Fresh off 18 holes on a lush California golf course, Pam Shriver enthusiastically throws herself into the future.

She’s a keen student of Hologic WTA Tour history, maybe because she had such a huge hand in it. And the past often informs us about what follows.

Shriver is famous for winning 21 major doubles crowns with Martina Navratilova (including the rare Grand Slam in 1984), but there were also 21 singles titles and an Olympic gold medal with Zina Garrison -- and a dizzying total of 133 titles.

Shriver’s got a lot on her plate these days. In addition to the occasional round of golf, she’s coaching Top 25 player Donna Vekic, while serving as an analyst for Tennis Channel and ESPN and chasing after her three teenagers, George, Kate and Sam.

Nevertheless, she found a few minutes to air out some thought-provoking forecasts on the approaching season.

Will Iga Swiatek pull off the (rare) three-peat?

Since the birth of the modern ranking system in 1975, five women have been year-end No.1 for at least three consecutive years. Chris Evert (1975-77) did it right out of the box, followed by Navratilova (1982-86), Stefanie Graf (1987-90), Serena Williams (2013-15) and Ashleigh Barty (2019-21).

They are all certified legends of the game and Swiatek can join them with another No.1 season. It came down to the last match in Cancun, but the 22-year-old from Poland defeated Jessica Pegula in the final to regain the top spot she lost after departing in the fourth round of the US Open.

In the coming year, in terms of arithmetic, it might be a little easier. Swiatek is defending only one major title instead of two, and her closest pursuers, Aryna Sabalenka and Coco Gauff, each defend those 2,000 points as well.

Shriver’s take: “If I had to bet on somebody to be No.1 at the end of next year, I’d bet on Iga. Why? She’s just the most consistent. She knows what it takes to get it done across the 11-month calendar. Iga has a great team around her, and she knows when she needs to not play. Plus, she’s really disciplined.  At 22, you know she’s going to add some subtle things to her game. And don’t forget that the first time she reached No.1 it was because Barty retired. This time, Iga went and grabbed it back. In terms of grit and intensity, I like what I saw there.”

Do you expect Sabalenka to continue her growth at the same rate she did in 2023? 

In her first five years in the majors, Sabalenka never got past the fourth round and her volatile personality sometimes held her back on the court. But since Wimbledon 2021, she has been to the semifinals at least in seven of the nine Grand Slams in which she’s played.

No one else has come close.

In some ways, the race for No.1 with Swiatek obscured Sabalenka’s continuing growth, as she reached two Grand Slam semifinals and two finals, winning her first major at the Australian Open. To put that in perspective, those four spots in final fours in 2023 compared to a total of seven for the other nine players in the Top 10. Karolina Muchova (Roland Garros, US Open) was the only other player with more than one.

Shriver’s take: “Sabalenka came such a long way this year. She was solid as a rock in the big tournaments. I like the way she carried herself, based on the resiliency she’s shown the last couple of years and the confidence she gained from winning in Australia. For me, beating Iga in the Madrid final -- in three sets -- was another big milestone. She seems to check off all the boxes as far as the leave-no-stone-unturned category, which is a really important category when you’re talking about the top two, three in the world.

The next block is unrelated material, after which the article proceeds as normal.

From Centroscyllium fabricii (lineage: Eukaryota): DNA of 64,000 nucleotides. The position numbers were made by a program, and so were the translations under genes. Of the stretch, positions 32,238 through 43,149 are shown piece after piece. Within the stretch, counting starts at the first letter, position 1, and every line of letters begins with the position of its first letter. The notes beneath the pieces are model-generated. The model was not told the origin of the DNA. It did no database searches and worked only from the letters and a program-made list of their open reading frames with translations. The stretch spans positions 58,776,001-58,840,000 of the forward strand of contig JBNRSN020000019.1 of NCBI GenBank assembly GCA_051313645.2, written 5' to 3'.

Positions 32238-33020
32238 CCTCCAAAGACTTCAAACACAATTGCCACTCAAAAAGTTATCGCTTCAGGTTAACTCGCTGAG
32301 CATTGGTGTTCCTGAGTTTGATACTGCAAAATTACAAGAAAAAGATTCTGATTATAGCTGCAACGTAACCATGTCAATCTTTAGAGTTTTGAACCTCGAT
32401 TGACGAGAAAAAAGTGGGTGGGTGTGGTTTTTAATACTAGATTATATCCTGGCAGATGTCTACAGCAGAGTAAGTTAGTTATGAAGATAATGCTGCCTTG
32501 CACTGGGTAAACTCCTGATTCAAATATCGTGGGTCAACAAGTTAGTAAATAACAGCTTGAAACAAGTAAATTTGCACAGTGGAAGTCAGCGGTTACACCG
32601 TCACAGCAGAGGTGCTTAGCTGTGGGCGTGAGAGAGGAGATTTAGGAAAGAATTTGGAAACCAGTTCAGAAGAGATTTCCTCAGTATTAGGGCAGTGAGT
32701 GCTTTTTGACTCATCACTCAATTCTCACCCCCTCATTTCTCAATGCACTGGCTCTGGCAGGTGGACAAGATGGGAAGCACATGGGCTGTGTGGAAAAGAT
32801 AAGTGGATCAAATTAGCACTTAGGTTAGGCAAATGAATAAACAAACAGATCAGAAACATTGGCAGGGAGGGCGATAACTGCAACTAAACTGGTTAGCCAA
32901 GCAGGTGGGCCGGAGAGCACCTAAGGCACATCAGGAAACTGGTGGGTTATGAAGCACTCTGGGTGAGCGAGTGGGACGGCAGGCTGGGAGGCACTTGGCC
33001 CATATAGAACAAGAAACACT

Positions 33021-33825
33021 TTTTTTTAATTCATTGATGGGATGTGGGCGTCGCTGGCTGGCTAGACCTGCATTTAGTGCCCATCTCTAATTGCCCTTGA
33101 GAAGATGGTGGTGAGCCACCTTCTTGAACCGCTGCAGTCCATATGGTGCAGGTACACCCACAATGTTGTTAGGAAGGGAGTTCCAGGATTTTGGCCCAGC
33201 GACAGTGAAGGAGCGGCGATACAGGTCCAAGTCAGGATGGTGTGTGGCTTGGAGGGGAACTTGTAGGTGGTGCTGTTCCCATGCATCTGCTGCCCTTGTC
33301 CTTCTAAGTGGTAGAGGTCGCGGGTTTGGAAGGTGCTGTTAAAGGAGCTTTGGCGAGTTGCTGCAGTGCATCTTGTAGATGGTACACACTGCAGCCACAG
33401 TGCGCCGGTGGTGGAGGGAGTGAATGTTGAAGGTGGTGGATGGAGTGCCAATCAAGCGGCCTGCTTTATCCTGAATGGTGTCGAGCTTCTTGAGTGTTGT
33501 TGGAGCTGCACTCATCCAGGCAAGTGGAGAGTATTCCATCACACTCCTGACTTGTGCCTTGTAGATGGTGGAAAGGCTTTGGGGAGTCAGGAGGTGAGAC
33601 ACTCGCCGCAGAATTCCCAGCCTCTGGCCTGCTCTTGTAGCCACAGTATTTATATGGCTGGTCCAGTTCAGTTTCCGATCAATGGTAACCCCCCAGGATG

“She seems to be built for the endurance part of this … she’s strong and she trains well. Her team has been through a lot with her and I feel there’s a lot of stability there. I think she has a pretty good chance at three of the four majors -- the only one I wouldn’t say is Iga’s best one, Roland Garros. But I think she can win Wimbledon and the two hard courts. I’d say it’s a very good chance she wins at least one."

How is Gauff’s mental approach helping her to succeed?

At the All England Club, where Gauff first announced herself in 2019, she fell four years later in the first round to Sofia Kenin. And then, after the addition of coach Brad Gilbert, the 19-year-old went on a tear, winning increasingly big tournaments in Washington, D.C., Cincinnati and New York.

Shriver’s take: “I was concerned about Coco, and then just look how she finished out the summer. I feel like the voice of BG helped her enormously. That was probably the most important thing. Does he alter her forehand grip? I don’t think he’s going to mess with it too much. He’s preaching positive thoughts and good habits. I would add that there have been a lot of great tennis champions who didn’t have a devastating forehand -- Arantxa Sanchez Vicario and Stefan Edberg, for example. And there were some times where Venus Williams’ forehand sometimes broke down under attack.

“The point is, when you have all the tools that Coco has on the tennis court -- the backhand, the movement, the ability to go forward -- you don’t need the best forehand in the game to win many, many majors and get to No.1. I think she’s going to go into 2024 feeling a heck of a lot more confident, comfortable and secure.”

Are great things in store for Osaka?

After 15 months away from the game, the four-time major champion returns to action in Brisbane this January.

Shriver’s take: “It’s fascinating. I think Osaka’s got to be very inspired by some very successful maternity ladies before her, Victoria Azarenka, Serena Williams, Tatjana Maria, Elina Svitolina. This one has more intrigue because of [the mental duress discussions] that led up to the maternity leave. I think she comes back strong, with the perspective that you’ve got great things to look forward to at home. I’m looking forward to seeing her in Australia.”